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Impact of proposed changes to decision making at the UK Financial Conduct Authority

The FCA is proposing to streamline decision-making and governance by moving some decision-making powers from the more independent, board level, Regulatory Decisions Committee (RDC) to senior members of the Authorisation, Supervision and Enforcement Divisions. What impact will this have on the FCA and enforcement cases in particular?

Types of FCA decision making affected

There are two key areas where decision-making would change:

  1. Decisions to issue statutory notices where the FCA is proposing to or has exercised a number of its statutory powers. This would include the FCA’s powers to vary permissions, refuse authorisation for a firm or individual (where contested), or impose requirements on a firm (where contested).

Effectively, it means that decisions to issue these statutory notices would pass to the Division with responsibility for the issue in question, rather than requiring the approval of the RDC.  So, for example, a decision to refuse an application for authorisation would be determined within the Authorisations Division, rather than being determined by the RDC following a recommendation by the Authorisation Division.

  1. Decisions to commence civil or criminal proceedings – for example, seeking an injunction or commencing prosecutions for insider-dealing or breaches of the Money Laundering Regulations 2017.

These decisions would instead be made by the Enforcement Executive Director through the FCA’s Executive Procedures, not the RDC.

There would be no change to any existing right to refer a decision to the Upper Tribunal.

Who becomes the decision-maker?

The intention is to ensure that the RDC will be solely focussed on contentious enforcement cases, and instead empower senior staff within the FCA to take key decisions relating to its supervision and oversight responsibilities.

The FCA can set its own procedures when it comes to issuing various statutory notices under s395 of the Financial Services and Markets Act 2000.  However that discretion is not unfettered: the FCA has to ensure that the decision that gives rise to the statutory notice is taken by (or at least includes) a person not directly involved in establishing the evidence on which that decision is based, which is reflected in the FCA’s current Executive Procedures for decision making.  These safeguards under the Executive Procedures will also apply to decisions covered by the FCA’s proposals.  However, the Consultation Paper highlights some important practical implications of decisions being moved from the RDC to Executive procedures.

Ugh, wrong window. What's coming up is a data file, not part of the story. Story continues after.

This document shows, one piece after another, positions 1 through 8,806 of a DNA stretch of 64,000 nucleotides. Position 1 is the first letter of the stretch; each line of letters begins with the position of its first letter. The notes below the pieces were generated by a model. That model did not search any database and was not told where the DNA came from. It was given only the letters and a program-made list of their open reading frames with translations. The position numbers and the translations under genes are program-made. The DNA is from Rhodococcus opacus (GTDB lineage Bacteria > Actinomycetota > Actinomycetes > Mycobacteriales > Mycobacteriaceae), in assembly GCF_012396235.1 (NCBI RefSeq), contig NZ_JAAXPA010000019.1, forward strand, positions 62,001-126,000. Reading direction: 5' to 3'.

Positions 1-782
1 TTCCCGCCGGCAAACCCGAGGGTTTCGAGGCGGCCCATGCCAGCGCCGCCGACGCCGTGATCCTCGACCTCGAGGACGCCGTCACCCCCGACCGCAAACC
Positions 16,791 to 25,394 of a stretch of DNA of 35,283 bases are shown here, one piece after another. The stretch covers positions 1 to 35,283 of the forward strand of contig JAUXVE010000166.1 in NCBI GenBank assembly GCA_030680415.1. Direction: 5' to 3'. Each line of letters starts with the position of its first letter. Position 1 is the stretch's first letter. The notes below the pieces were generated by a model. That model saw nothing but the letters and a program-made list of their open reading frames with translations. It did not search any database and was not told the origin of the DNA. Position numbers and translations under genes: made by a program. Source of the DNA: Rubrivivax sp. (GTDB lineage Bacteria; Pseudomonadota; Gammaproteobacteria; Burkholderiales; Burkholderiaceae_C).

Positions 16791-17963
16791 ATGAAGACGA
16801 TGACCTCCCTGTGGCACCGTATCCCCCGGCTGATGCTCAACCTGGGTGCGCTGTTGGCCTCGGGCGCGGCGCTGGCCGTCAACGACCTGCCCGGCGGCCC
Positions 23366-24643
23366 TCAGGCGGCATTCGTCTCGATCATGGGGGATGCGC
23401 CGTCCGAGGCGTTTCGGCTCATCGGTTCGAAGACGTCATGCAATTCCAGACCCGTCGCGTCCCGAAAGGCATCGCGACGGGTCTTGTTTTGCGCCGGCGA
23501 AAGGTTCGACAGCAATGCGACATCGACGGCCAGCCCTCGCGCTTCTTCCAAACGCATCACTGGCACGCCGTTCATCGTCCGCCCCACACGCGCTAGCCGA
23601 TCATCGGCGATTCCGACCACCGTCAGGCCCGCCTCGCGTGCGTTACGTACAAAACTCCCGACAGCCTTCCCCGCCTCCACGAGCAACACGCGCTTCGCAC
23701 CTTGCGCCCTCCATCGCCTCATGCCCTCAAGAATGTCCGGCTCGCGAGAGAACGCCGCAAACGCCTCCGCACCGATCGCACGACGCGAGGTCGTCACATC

Loss of some procedural benefits and safeguards

An affected party is unlikely to be able to make oral representations to the decision maker:  while it is not uncommon for the RDC to hear oral representations prior to deciding whether to give a decision notice or second supervisory notice, the Consultation Paper envisages that oral representations will only be heard under Executive Procedures in “exceptional circumstances”, giving the example of where the subject of the notice is not reasonably able to make written representations due to personal circumstances.

Legal advice provided to the decision maker:  the RDC has its own, separate legal advisors, who are not involved in advising on the recommendation made by FCA staff to the RDC.  This ensures a degree of independence in the advice provided to the RDC.  However, under Executive Procedures, the decision maker may be advised by legal advisers who have also advised the FCA staff who are recommending action by the FCA.

Transparency of communications between FCA staff and the decision maker: where the RDC is the decision maker, the RDC will not, after giving a warning notice, meet with or discuss the matter with the FCA staff responsible for the case without other relevant parties being present or otherwise having the opportunity to respond. This limitation does not apply under Executive Procedures.

Accordingly, if the proposals contained in the Consultation Paper are implemented, affected parties will lose some procedural benefits and safeguards that are currently available to them.

Impact of decision making changes on enforcement cases

The changes would not impact most enforcement cases: the RDC would remain the decision maker for cases involving enforcement of the FCA’s Principles for Businesses, Handbook Rules and Code of Conduct where the FCA is seeking a resolution involving a disciplinary sanction (eg financial penalty or prohibition).

However, the Consultation Paper envisages that decisions to commence civil proceedings and criminal prosecutions, which are currently made by the RDC Chair or Deputy Chair (with some exceptions), will be made by the Enforcement Executive Director under Executive Procedures.  As the FCA has shown an increased willingness recently to use its criminal prosecutions in market conduct, money laundering and fraud related cases, this change would streamline the decision-making process and make bringing these cases much more straightforward from an internal procedural perspective.

Nikhil Rathi made it clear in a recent speech1  that he intends to ensure that the FCA is a more assertive regulator, with an instinct to test its powers to the limit and act decisively.  The FCA has set a quick turnaround time on the consultation: responses are expected by 17 September with the revised Policy Statement to come into force in November 2021.